The Lure of an Untold Story: An Interview with Fatima Al Qadiri

WaWa Complex, 2011, Fatima Al Qadiri w/ Khalid Al Gharaballi (From WaWa Series)

There is little distinction between Fatima Al Qadiri’s work as an artist and composer. Her compositions and related performances are intertwined and in reference to the cross-pollination of genres, mediums, and artifacts of culture that infiltrates her video art and multimedia installations. Her most recent musical output, Desert Strike EP, is a testament to this blending of disparate ideas.

Born in Senegal and raised in Kuwait, Al Qadiri studied Linguistics at New York University and has performed and exhibited at the New Museum, MoMa, the Kitchen, and Performa, among others. As a child, she also witnessed the unfolding of the Gulf War. A love for and fascination with video games grew during this period and sustained for years afterward. In particular, the Sega Megadrive game “Desert Strike: Return to the Gulf,” which involves a US army helicopter waging war on a Middle Eastern country, was a frequent source of anger and alienation. The dichotomy between her own experiences outside of and in relation to videogames shapes the sound of the EP.

Desert Strike is filled with dry, hypnotic beats, cold, 8-bit-like synths and gunshots to create songs that are haunting and ethereal. The all-instrumental work is a deep and heavy soundtrack to a surreal yet familiar game that has yet to be not been created. But most importantly, it is a smart piece of music and work of art. Like her previous work, Genre-Specific Xperience, Desert Strike is representative of a multi-faceted and post-modern consumption of music and culture that fits in seamlessly with the sounds and creators of contemporary society.

Dala3 (in Vegas), 2011, Fatima Al Qadiri w/ Khalid Al Gharaballi (From WaWa Series)

I first learned of your work through your more traditionally artistic-medium practices. However, within the last year, you've developed a following for your music. Would you consider your music to be an extension of your past artwork –another layer to your artistic practice – or something different?

I've been writing music for most of my life. I know some visual artists pursue music to extend their practice, but music production is my main activity.

Your EP at many times sounds like a video game. In the past, you've said that you were attracted to video games because of their soundtracks and the Desert Strike game was especially relevant to you because of your experiences witnessing Operation Desert Storm.  Why do or did you find video game soundtracks so interesting?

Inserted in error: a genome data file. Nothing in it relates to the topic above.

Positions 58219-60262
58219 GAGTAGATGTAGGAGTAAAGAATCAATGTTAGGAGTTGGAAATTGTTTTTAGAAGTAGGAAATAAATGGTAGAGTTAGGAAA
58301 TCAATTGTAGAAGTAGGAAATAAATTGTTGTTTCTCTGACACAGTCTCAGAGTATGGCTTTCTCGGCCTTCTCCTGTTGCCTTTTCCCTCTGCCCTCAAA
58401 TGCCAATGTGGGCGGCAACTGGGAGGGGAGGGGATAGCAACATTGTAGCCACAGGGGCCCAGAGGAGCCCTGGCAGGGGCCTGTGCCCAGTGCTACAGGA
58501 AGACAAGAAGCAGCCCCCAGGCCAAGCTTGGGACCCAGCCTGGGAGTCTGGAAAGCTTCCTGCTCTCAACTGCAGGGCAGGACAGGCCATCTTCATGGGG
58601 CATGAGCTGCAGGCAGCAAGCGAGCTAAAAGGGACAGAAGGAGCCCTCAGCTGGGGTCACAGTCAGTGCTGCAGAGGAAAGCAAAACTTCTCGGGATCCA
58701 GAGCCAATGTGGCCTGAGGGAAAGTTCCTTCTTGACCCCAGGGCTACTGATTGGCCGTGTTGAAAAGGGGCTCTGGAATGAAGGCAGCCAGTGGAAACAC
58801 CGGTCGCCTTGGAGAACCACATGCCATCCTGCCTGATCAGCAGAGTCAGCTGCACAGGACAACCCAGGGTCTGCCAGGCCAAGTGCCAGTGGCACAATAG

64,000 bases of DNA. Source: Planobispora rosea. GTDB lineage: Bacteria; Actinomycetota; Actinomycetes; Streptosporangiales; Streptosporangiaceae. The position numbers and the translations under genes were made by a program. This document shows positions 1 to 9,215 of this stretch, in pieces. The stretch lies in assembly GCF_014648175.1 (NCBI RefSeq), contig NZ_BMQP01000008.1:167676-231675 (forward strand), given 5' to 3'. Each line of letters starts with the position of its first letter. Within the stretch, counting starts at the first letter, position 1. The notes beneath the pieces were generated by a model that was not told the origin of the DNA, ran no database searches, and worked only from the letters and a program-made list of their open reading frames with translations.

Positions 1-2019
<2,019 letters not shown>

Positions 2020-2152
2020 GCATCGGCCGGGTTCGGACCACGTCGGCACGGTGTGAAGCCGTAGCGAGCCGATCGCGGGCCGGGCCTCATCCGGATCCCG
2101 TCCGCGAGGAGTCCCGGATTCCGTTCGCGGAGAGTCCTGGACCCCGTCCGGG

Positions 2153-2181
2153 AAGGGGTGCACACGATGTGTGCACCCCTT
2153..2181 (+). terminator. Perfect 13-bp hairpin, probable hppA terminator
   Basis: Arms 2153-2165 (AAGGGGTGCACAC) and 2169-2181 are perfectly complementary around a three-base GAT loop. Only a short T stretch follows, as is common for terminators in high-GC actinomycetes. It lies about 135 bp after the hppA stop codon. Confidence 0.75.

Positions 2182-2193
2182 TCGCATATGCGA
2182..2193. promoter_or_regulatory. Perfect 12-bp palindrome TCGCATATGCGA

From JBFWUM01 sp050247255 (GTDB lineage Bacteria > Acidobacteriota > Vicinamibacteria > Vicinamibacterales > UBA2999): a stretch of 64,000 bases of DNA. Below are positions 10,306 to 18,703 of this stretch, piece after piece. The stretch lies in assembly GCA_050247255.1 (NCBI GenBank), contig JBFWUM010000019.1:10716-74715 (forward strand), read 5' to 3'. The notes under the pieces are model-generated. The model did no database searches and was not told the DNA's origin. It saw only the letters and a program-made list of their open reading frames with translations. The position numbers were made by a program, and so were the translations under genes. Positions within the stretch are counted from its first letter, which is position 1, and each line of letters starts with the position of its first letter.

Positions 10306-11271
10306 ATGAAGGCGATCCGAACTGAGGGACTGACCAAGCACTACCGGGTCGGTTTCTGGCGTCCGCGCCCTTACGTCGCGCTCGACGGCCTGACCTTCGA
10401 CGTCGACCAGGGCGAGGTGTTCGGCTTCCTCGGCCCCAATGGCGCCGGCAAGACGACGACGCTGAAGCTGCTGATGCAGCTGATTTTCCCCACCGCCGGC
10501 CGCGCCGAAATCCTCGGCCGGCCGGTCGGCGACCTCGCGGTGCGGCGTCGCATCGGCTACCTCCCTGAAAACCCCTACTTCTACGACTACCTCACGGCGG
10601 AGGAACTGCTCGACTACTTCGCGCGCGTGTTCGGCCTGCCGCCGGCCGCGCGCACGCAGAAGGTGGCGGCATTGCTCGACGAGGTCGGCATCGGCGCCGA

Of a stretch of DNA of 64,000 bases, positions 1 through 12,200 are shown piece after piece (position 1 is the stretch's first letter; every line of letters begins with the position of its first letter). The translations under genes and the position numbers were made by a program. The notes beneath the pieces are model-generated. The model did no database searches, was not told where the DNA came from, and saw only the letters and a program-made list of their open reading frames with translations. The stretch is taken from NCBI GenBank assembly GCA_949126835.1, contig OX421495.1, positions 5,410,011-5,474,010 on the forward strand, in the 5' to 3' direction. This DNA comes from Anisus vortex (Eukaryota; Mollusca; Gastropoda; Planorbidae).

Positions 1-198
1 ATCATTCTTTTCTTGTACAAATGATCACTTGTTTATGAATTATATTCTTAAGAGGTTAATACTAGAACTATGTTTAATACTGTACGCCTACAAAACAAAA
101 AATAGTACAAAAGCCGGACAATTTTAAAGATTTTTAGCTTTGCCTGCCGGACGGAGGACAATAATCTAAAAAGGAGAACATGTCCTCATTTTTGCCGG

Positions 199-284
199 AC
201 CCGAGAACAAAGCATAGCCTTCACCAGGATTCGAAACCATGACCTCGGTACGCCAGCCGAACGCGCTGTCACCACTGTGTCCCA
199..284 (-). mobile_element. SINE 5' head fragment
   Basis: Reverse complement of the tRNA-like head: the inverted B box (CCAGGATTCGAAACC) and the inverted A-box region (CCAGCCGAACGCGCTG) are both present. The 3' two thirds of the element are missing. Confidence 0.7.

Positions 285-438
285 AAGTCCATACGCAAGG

Playing video games marked the period of the occupation, which was 7 months of no school. My obsession was fomented in that context, but honestly, any electronic music producer can tell you that video games rank high as a common source of influence. I don't try to consciously sound like anything, it’s all improvised. I use VSTs, old and new virtual synths. I guess overly synthesized melodic patterns have a tendency to sound video game-like now. It's the appeal of bite-size synth chunks.

What is it about the use and creation of soundtracks that you find compelling when creating your own work?

I loved movies and soundtracks as a kid. The First Gulf War was like a sci-fi movie. Werner Herzog made Lessons of Darkness for a reason. I've been wanting to write a soundtrack for that period ever since.

It's the lure of an untold story, from my perspective anyway.

I've also found that your work fits in well with the themes of the New Aesthetic, the mix of the virtual and the physical, the visual language of visual technology. Was this a goal of yours or did it occur more organically?

My interest with the virtual and the physical started with “Desert Strike,” the video game, in 1992. That was my wake up call. I feel a lot of creative kids who grew up in the 80s played video games in the 90s. With the advent of virtual reality, a shared fascination with the prospect of finally living our sci-fi dreams was born.

This is a generational issue really, as far as I can see, it crosses ethnicity, nationality, gender, etc. The reason why people are referencing the popular technology of the fleeting past is because they want to commemorate it's obsolescence. It's a sentimental exercise, at the core.

You are also well known for your video works. Will you still be working with Thunder Horse Video and filmmaker Sophia Al-Maria for video accompaniments to the EP?

Absolutely. Thunderhorse is doing a video for “Ghost Raid.” Sophia Al-Maria is doing one for “Desert Strike.” I met Sophia through Bidoun magazine. We collaborated on a work prior to meeting. I met Thunderhorse through Tabor Robak and DIS, out and about in New York. I wouldn't say their past work fitted in exactly with my EP. I knew they were right for the project. Thunderhorse are tech wizards and Sophia is a master narrator, both skills complement the EP's aspirations.

Listening to your EP, I noticed that it also fits in really well with other genre experimentations in electronic music. What music are you currently listening to and enjoying?

I've been listening to a lot of rap lately, truth be told. It's America's finest export, musically-speaking. Who's not influenced by rap? Pick any country or community on the map and I guarantee you, if they have a rudimentary Internet connection, you'll find local rappers. It's the most influential music in the world.